05 May 2008

Independence Days: our progress

One of my favourite writers, Sharon Astyk, has started an "Independence Days" challenge. The idea is to work towards creating food independence: the ability to meet the majority of your food needs without relying on "the store". This is one of the biggest reasons I love our land: we have the space to have chickens, sheep, and a big garden.

Even if one does not subscribe to the idea that our world is headed for some fairly large changes, being able to produce some of your own food is still a really good thing. For so many of us, it really isn't too far from "everything is fine" to checking the bank balance to see if you have enough money to buy groceries. When some of those groceries can come from your own backyard, that's one less trip to the store, and a few more dollars that stay home.

So ... what have we done towards Food Independece lately? I will follow Sharon's categories, so that I can "play along" with the challenge in at least a semi-official way. :)

1. Plant something: I did indeed plant something this past week! Last weekend I started several seedlings in various containers. The pumpkin seeds sprouted in an amazingly short period of time, in fact, this past weekend I transplanted them into pots outside on the deck (covered by a wire cage to keep the chickens from eating them). I had also started some apple trees from seed that I set outside to freeze during the winter, and these are growing nicely in tin cans on the window ledge.

2. Harvest something: Well it's not really harvest season in my part of the world ... does transplanting count?

3. Preserve something: Again, not quite time yet. Well ... perhaps the purchase of an entire pig, butchered, and frozen, would count. We have a whole pig stored in our freezer, and the cost per pound was much less than what we could get at the grocery store. Oh! I know! I took the leftover pork chops that we'd eaten and ground them in the stainless steel meat grinder. We were then able to use the ground pork in the next couple of meals. That meat grinder was an excellent investment: we have also used it to grind up leftover bits that are not quite fit for human consumption and freeze them for dog food supplements. In the winter our outside dogs need extra calories, and this is a great way to store them.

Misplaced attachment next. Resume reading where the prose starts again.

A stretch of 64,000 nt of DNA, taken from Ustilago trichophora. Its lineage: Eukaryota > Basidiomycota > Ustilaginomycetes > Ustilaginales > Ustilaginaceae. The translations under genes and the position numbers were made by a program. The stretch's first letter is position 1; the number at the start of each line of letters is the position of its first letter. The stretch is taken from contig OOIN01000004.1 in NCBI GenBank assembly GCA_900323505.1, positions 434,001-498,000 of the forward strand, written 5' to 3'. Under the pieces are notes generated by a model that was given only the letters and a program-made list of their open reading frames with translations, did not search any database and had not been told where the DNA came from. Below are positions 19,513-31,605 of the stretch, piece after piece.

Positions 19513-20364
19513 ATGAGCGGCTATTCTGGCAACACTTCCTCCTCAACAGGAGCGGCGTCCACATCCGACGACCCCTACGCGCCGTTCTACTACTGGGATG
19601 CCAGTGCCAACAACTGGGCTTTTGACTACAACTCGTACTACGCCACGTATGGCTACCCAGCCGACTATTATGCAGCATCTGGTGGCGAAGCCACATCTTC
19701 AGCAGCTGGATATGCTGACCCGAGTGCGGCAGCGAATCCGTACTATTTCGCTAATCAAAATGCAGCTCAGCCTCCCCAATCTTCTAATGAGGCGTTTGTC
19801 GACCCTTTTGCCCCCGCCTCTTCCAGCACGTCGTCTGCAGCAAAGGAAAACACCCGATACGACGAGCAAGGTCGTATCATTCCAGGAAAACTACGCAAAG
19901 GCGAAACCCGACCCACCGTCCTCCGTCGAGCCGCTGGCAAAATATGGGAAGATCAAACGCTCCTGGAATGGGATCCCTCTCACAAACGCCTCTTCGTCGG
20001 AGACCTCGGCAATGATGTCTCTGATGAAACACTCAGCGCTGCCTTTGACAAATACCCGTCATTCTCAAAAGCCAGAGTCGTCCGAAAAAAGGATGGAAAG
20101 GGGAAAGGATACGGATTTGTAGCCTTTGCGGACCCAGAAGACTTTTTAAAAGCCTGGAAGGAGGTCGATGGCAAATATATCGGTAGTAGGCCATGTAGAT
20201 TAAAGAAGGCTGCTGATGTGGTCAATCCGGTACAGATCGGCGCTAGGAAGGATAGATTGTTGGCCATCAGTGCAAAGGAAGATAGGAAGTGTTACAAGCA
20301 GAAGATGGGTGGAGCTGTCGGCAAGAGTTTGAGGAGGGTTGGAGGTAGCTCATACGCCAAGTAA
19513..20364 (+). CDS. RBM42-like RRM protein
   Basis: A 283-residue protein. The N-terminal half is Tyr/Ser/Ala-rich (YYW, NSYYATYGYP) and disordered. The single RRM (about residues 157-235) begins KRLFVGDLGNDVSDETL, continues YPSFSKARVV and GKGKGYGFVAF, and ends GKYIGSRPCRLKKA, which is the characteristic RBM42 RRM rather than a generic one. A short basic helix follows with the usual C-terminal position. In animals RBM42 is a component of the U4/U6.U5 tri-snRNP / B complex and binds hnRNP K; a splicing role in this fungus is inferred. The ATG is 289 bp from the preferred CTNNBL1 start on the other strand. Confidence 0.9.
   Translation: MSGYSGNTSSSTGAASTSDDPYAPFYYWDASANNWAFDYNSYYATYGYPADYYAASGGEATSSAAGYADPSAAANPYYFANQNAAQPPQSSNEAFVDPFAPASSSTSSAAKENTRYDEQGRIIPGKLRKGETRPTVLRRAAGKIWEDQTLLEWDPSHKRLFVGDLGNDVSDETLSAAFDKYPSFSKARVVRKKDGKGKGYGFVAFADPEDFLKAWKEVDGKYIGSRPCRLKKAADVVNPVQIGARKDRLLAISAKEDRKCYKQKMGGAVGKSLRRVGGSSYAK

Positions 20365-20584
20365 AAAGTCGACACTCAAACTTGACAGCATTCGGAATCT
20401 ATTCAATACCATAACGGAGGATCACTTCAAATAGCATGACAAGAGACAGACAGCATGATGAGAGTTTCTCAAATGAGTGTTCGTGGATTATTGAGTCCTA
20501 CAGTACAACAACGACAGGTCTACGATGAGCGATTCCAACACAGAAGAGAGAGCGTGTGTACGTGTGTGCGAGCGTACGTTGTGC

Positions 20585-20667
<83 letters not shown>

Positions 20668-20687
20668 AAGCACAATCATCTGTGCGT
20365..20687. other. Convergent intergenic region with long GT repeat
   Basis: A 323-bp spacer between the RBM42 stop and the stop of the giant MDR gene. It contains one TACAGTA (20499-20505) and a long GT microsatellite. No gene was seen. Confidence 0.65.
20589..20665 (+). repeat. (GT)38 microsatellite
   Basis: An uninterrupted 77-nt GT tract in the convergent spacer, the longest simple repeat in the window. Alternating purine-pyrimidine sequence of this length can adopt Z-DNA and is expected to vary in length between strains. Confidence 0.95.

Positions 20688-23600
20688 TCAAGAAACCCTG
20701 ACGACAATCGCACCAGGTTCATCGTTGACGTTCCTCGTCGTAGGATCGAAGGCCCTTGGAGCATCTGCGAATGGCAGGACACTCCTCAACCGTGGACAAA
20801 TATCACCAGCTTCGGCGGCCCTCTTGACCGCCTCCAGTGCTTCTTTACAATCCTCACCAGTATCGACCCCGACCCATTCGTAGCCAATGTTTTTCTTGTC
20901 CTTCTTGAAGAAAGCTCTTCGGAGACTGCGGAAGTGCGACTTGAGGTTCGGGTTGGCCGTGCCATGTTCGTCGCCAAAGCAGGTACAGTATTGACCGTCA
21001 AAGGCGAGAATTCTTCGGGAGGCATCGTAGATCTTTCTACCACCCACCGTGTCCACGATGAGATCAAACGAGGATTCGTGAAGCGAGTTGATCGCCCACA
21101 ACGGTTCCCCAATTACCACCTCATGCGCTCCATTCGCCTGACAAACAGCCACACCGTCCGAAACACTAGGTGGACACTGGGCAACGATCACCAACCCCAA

4. Cook something: The Reluctant Farmer actually does the majority of our cooking these days, which is great! This morning, though, he mentioned we had no bread, so instead of going to the store, I put the necessary ingredients in the breadmaker (including one of the eggs from our chickens for extra protein) and let it run. We had healthy, preservative-free bread for dinner, along with our pork chili.

5. Manage your reserves: I have been making a shopping list for the last couple of weeks as tomorrow is 15% off Tuesday at the store I frequent. By waiting until the 'discount day' to do the big shopping run, I am able to save money on our grocery bill, and stock up our pantry when things are on sale.

6. Work on local food systems: We already purchase our beef from a local family, and we are becoming a 'local provider' with our eggs. I took the extra two dozen to work today, and a coworker took some home.
Have you thought about growing some food in your own space? You don't need five acres to put a zucchini seed in a pot on the deck, or scatter some lettuce seeds over potting soil in a dish on the window ledge. Will your neighbourhood allow you to have chickens? If you have hens and no roosters, you'll still get eggs, and nobody will complain about the noise (hens make the silliest muttering noises, but they certainly don't crow!). There is absolutely nothing so wonderful as a steady supply of eggs. And chickens eat bugs! :)

My chiropractor defined health as the ability to react to change. Anything that improves our ability to be resilient to change is a good thing, whether that change is a big worldwide one, or a smaller personal change like unemployment. I figure a few eggs a day would make a big difference if I were unemployed: omelettes may be boring, but they're nutritious. A zucchini in a pot or a few pumpkins in the garden would add some variety. Sure, it might not be enough to make all the difference, but ... if every bit helps, why not start?

No comments:

Post a Comment

Comments have been opened up for immediate posting - the spam filters seem to be doing their job pretty well, thankfully. I love hearing from you, thanks for taking the time to post a comment!